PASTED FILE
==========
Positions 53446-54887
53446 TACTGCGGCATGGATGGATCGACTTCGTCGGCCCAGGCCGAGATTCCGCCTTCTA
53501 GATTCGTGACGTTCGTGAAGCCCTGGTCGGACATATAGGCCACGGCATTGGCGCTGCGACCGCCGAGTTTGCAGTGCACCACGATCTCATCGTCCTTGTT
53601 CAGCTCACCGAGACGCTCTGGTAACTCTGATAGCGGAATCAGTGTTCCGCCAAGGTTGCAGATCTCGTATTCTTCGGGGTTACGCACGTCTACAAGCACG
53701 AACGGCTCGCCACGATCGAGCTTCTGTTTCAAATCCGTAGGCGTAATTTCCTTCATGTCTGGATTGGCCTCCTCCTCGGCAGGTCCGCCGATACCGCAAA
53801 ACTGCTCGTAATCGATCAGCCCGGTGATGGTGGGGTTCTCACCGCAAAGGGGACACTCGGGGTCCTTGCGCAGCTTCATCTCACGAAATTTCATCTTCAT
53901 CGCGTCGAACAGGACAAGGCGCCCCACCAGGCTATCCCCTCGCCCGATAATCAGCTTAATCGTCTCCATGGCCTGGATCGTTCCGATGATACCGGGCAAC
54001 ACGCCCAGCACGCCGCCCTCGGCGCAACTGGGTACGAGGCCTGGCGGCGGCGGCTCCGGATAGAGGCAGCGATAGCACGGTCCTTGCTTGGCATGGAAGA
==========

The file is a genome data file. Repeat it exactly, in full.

Positions 53446-54887
53446 TACTGCGGCATGGATGGATCGACTTCGTCGGCCCAGGCCGAGATTCCGCCTTCTA
53501 GATTCGTGACGTTCGTGAAGCCCTGGTCGGACATATAGGCCACGGCATTGGCGCTGCGACCGCCGAGTTTGCAGTGCACCACGATCTCATCGTCCTTGTT
53601 CAGCTCACCGAGACGCTCTGGTAACTCTGATAGCGGAATCAGTGTTCCGCCAAGGTTGCAGATCTCGTATTCTTCGGGGTTACGCACGTCTACAAGCACG
53701 AACGGCTCGCCACGATCGAGCTTCTGTTTCAAATCCGTAGGCGTAATTTCCTTCATGTCTGGATTGGCCTCCTCCTCGGCAGGTCCGCCGATACCGCAAA
53801 ACTGCTCGTAATCGATCAGCCCGGTGATGGTGGGGTTCTCACCGCAAAGGGGACACTCGGGGTCCTTGCGCAGCTTCATCTCACGAAATTTCATCTTCAT
53901 CGCGTCGAACAGGACAAGGCGCCCCACCAGGCTATCCCCTCGCCCGATAATCAGCTTAATCGTCTCCATGGCCTGGATCGTTCCGATGATACCGGGCAAC
54001 ACGCCCAGCACGCCGCCCTCGGCGCAACTGGGTACGAGGCCTGGCGGCGGCGGCTCCGGATAGAGGCAGCGATAGCACGGTCCTTGCTTGGCATGGAAGA